- Music libraries >> Individual instruments >> Basses >> Bass sounds >> Bass (Fingered)
The playing is modified: the sound of the bass is now different, even if the notes are the same.
In a similar way:
- Add the Music libraries >> Individual instruments >> Rhythms and arpeggios >> Rhythms on chords >> Rhythm 15
- To change the sound, drag the following instrument on the light orange score, while holding down the CTRL key: Music libraries >> Individual instruments >> Rhythms and arpeggios >> Guitar sounds >> Guitar - Nylon
- Add the element Music libraries >> Individual instruments >> Rhythms and arpeggios >> Arpeggios in 16th notes >> Arpeggio 1
- To change the sound, drag the following instrument on the dark orange score, while holding down the CTRL key: Music libraries >> Individual instruments >> Rhythms and arpeggios >> Various sounds>> Marimba
In a few clicks, you have selected a rhythmic in a personal way, choosing among basic instruments. The possible combinations are practically unlimited.
This example only contain one measure and is based on the C Major chord (this chord is the default chord on which rhythms are prepared). It is a first step. You may download the Pizzicato document which contains this example: http://www.arpegemusic.com/download/excomp-011.piz
Next month, we will take the same example and complete it so as to understand how to add a chord progression so that the melodic parts (bass, guitar and marimba) will play notes in harmony with the chords.
For the moment, I suggest you to create other rhythms like we did here, following your imagination and exploring the Pizzicato libraries. Start each time with a new document. Here are some advises to help you in doing so:
- When you have dragged a score in the blue block, you may remove it from the playing by dragging it outside the block.
- Right-clicking on a score lets you select the menu 'Delete the score...' to delete that score from the document.
- When you have added a score, for instance 'Arpeggio 1', you may simply hold the CTRL key and drag another score ON the old score, from the same group, like 'Arpeggio 2'. The new pattern will replace the old one. This is easier than deleting the score and adding the new one, so you can hear each one and select the one you prefer.
Have a nice time and be creative!
Designer of Pizzicato.
and applications of Pizzicato...
Discover the various aspects and applications of Pizzicato
Generating arpeggios with the music composition tools
This function is only available in the Professional version, but you may use the program in demo mode so as to do the following. To use the demo mode, go in the Options menu, "Program versions/Updates..." and select the "Pizzicato professional (demonstration version)" choice and validate it. Don't forget to go back in the original mode after using it, if you bought a license.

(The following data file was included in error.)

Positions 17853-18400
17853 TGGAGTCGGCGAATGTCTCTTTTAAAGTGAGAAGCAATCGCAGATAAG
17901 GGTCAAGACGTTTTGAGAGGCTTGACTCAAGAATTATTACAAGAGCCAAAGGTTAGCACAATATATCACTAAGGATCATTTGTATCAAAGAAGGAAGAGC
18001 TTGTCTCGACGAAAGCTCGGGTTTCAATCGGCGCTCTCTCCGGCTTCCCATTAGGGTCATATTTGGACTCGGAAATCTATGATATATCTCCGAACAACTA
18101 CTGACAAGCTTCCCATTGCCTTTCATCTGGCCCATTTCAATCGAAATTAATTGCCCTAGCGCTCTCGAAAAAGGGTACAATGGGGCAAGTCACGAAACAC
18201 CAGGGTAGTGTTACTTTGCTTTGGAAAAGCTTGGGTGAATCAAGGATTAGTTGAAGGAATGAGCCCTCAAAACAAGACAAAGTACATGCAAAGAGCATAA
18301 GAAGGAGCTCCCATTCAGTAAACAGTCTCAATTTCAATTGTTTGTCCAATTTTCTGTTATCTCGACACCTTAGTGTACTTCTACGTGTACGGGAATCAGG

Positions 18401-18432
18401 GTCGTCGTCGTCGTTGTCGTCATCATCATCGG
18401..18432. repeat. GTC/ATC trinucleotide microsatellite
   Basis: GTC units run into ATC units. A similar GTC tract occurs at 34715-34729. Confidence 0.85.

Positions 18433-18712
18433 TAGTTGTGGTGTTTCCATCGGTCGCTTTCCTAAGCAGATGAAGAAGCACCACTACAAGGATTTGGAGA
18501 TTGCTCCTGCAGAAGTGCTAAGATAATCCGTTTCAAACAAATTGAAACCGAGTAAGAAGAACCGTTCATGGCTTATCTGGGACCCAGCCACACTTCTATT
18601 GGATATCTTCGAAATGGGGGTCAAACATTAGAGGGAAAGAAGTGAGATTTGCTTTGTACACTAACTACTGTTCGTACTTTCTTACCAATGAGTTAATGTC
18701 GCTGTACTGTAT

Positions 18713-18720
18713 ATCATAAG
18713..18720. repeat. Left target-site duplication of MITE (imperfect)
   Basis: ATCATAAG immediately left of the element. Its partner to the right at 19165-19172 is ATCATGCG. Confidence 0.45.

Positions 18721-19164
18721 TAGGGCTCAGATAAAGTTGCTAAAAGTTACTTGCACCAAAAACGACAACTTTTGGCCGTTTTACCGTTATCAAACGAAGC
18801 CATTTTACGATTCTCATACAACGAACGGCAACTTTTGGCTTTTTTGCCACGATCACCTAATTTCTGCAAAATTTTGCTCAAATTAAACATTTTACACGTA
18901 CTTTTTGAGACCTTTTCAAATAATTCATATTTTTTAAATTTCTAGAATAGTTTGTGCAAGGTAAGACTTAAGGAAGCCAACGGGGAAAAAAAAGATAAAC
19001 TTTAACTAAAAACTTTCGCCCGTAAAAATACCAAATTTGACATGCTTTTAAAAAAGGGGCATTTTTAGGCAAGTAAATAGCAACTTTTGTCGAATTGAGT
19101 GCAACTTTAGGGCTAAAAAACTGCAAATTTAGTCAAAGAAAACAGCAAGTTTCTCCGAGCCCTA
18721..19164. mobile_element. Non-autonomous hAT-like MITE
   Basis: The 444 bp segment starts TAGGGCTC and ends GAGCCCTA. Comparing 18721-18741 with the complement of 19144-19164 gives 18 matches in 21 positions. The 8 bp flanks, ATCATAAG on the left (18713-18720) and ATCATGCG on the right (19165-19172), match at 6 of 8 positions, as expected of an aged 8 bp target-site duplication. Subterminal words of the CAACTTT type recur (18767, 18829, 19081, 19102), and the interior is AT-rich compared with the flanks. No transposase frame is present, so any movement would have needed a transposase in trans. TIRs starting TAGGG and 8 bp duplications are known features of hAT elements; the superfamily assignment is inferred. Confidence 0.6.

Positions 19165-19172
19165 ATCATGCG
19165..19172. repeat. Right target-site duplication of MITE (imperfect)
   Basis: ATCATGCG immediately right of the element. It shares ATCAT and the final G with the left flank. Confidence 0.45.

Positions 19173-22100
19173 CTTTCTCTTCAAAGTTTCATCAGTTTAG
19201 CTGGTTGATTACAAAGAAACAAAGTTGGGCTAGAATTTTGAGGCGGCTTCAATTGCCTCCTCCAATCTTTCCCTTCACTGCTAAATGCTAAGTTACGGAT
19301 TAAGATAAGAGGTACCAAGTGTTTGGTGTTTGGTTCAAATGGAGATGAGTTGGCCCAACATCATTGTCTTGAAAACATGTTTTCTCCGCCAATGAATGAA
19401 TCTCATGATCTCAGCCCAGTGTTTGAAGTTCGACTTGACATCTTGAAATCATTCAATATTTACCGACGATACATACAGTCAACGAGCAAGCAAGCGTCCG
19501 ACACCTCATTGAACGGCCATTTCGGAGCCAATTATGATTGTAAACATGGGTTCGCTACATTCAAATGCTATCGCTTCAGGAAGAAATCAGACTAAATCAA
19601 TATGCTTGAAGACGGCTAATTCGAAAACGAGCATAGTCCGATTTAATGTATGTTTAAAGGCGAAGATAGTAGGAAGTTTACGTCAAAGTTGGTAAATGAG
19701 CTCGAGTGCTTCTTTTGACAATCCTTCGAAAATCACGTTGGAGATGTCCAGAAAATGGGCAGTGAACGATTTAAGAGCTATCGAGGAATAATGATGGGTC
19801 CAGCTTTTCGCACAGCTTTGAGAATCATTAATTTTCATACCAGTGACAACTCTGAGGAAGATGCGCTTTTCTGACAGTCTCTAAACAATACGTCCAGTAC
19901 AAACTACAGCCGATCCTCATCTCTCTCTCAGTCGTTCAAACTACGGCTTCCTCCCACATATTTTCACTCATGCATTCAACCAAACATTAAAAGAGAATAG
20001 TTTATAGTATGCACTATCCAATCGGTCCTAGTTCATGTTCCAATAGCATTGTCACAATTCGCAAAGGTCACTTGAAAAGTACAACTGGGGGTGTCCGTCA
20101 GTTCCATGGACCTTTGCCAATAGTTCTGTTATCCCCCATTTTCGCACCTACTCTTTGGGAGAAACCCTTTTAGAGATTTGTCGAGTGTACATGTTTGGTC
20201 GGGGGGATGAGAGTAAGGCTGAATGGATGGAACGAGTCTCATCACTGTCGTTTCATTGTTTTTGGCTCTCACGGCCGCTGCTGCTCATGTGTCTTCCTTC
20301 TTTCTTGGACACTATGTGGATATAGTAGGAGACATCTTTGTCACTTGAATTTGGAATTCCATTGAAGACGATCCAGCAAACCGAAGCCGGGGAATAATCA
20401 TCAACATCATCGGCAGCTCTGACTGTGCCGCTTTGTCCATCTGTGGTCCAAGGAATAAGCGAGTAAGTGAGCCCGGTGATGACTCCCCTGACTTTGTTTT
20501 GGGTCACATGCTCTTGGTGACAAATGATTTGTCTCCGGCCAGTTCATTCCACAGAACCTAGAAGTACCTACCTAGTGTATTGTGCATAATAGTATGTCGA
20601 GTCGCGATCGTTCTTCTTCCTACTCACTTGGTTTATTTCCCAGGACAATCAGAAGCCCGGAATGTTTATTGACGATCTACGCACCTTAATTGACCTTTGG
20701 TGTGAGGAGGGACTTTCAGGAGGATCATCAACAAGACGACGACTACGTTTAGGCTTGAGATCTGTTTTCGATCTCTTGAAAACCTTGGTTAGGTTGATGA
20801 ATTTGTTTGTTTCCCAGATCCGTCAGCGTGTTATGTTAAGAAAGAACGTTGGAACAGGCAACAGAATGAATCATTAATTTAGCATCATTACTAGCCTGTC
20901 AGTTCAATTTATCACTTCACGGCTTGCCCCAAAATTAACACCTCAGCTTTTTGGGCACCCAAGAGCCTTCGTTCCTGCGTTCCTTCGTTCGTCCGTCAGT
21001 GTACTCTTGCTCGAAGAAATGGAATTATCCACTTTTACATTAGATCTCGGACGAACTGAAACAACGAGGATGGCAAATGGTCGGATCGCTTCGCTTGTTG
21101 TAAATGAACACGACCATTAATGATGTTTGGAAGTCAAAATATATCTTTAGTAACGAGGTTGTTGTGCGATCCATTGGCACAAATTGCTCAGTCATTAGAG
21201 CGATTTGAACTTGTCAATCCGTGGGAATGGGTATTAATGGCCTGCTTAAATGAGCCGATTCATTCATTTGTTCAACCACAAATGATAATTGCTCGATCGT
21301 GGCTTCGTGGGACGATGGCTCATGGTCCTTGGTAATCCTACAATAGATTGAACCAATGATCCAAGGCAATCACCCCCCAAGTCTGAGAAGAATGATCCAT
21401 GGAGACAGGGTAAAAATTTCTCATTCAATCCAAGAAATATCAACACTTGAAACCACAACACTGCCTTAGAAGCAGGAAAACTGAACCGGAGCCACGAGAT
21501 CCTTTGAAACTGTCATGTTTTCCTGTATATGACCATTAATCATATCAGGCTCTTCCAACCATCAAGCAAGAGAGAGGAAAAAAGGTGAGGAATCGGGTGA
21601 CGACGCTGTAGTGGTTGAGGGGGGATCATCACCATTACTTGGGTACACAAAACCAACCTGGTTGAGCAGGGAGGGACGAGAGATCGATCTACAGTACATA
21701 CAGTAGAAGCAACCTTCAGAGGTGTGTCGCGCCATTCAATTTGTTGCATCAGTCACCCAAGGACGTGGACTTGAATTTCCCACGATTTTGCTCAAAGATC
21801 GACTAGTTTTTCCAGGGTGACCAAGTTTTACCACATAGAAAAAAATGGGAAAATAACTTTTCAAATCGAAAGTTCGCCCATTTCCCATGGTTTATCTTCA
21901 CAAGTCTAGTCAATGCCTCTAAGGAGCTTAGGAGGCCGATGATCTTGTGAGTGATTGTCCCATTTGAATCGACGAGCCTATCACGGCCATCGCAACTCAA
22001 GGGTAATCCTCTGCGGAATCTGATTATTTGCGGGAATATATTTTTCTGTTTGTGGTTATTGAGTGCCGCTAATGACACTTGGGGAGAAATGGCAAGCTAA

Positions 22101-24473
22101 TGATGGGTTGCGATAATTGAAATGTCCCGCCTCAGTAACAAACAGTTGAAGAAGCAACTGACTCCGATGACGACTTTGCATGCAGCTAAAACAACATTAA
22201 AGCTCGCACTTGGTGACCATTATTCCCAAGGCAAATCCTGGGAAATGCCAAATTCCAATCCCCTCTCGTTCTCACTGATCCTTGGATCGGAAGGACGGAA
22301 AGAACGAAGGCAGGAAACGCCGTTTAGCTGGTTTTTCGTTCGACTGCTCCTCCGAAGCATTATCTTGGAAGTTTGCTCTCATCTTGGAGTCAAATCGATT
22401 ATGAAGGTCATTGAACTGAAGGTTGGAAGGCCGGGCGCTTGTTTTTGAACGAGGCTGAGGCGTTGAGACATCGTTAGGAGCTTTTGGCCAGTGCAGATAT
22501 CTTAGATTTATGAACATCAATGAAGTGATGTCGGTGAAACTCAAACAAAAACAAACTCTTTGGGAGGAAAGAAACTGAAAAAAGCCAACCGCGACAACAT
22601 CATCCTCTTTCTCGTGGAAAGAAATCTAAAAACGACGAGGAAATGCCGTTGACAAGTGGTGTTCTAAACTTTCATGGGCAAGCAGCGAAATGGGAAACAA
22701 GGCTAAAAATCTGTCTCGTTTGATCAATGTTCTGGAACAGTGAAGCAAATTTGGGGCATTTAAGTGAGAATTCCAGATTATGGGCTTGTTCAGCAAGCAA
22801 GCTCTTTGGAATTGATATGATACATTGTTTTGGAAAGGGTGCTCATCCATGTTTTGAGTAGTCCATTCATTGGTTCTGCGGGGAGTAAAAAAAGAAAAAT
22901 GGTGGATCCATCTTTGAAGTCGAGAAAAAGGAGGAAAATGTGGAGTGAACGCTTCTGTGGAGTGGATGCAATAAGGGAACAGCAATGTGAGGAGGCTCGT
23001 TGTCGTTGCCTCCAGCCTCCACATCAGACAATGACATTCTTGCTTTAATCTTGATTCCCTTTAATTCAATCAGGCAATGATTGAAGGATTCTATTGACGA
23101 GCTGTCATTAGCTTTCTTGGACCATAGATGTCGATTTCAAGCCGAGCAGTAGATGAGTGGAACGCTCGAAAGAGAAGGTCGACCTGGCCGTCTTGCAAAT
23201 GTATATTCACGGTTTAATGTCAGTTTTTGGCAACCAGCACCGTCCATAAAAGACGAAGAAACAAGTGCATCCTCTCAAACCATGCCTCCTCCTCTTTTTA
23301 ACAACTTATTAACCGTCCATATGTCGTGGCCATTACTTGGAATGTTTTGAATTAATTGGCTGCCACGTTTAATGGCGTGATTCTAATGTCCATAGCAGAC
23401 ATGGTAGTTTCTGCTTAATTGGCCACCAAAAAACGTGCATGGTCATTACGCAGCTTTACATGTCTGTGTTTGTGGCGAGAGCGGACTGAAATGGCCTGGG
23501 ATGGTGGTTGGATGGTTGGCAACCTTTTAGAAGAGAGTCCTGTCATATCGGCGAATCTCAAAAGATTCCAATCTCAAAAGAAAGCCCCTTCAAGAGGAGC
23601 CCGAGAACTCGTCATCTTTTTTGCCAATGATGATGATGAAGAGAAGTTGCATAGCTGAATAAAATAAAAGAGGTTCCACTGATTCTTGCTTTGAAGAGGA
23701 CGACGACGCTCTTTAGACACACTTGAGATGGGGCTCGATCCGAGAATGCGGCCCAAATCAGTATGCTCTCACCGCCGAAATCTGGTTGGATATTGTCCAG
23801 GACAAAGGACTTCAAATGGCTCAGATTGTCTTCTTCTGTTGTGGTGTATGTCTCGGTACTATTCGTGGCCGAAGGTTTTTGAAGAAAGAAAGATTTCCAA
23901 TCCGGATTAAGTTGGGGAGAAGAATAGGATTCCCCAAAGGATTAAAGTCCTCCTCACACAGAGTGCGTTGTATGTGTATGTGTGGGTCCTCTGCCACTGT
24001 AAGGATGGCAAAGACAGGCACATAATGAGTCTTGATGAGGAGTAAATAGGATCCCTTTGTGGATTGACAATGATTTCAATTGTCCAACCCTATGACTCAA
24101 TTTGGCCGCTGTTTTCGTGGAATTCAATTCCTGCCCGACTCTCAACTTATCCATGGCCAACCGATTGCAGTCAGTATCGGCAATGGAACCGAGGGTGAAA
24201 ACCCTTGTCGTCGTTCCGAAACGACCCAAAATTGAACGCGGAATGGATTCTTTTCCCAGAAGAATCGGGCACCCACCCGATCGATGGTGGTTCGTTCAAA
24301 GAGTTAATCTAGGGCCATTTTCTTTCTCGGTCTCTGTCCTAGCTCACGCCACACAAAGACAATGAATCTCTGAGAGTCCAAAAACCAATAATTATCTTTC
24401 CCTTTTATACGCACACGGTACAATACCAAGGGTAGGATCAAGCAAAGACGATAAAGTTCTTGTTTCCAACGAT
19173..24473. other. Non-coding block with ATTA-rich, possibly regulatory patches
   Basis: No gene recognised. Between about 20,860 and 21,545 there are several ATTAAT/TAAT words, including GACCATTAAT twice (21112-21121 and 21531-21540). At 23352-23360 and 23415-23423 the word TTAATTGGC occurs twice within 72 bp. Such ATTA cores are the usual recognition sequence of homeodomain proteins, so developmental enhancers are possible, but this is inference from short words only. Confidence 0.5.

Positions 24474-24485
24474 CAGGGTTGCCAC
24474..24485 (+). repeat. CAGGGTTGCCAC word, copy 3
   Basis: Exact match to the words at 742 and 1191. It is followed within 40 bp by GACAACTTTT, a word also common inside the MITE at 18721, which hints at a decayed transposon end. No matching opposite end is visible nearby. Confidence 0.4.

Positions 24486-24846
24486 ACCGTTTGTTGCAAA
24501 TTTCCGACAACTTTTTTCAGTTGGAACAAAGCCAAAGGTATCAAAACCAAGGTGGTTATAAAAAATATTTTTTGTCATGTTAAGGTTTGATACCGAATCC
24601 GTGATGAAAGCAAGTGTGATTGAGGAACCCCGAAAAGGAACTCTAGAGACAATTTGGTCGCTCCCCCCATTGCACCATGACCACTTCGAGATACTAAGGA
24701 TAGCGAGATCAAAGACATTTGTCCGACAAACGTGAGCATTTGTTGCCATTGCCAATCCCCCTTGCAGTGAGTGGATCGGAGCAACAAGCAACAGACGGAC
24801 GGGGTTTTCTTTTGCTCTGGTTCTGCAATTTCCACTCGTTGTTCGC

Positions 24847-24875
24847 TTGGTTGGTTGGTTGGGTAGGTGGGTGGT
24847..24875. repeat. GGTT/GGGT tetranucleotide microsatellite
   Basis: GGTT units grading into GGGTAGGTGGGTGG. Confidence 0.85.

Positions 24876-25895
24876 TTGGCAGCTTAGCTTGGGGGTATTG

The idea is to create a regular accompaniment, based for instance on arpeggios, and to make it follow a chord progression. Here is a didactic example:
Create a new document with several measures.
In the Windows menu, select the Main view.
In the Edit menu, select New element... then New theme... A dialog appears.
Name it "Arpeggios" and check the boxes "Do not transpose" and "Repeat the result 0 times", which means an infinite loop, then click OK. In the score that appears, write for instance 8 eight notes, an arpeggio on C Major.
Close this score window. In the main view, you will see the "T" icon representing this theme. We have written this theme for one measure and it is considered in C Major.
Drag now this theme on the first measure of the score. All measures are now filled with this same theme in C Major. Nothing special to it.
Go in the Windows menu and select "Chords progression..."
Select the E note and the "min" chord and click on the "Add" button
Similarly, add the following chords: "G 7", "D sus4", "A min6" or any other example of your choice.
Click OK and again drag the theme on the first measure. The notes of the theme have changed so as to only take notes of the chords you added!
You may vary the theme, the rhythms, the chords, the duration as you want. This is one of the numerous aspects of computer assisted music composition offered by Pizzicato Professional. To know more about this, see the page http://www.arpegemusic.com/manual30/EN570.htm
advices for Pizzicato...
Frequently asked questions about Pizzicato
Corrective update for Pizzicato 3.0.5
A free corrective update of Pizzicato 3 is available. It is version 3.0.5 from January, 10th 2006, for Mac OS X and Windows. It corrects various bugs found that could produce an error in the Pizzicato application. If you find any problem, please let us know, because we will publish corrective updates on a regular basis so as to satisfy the users of Pizzicato.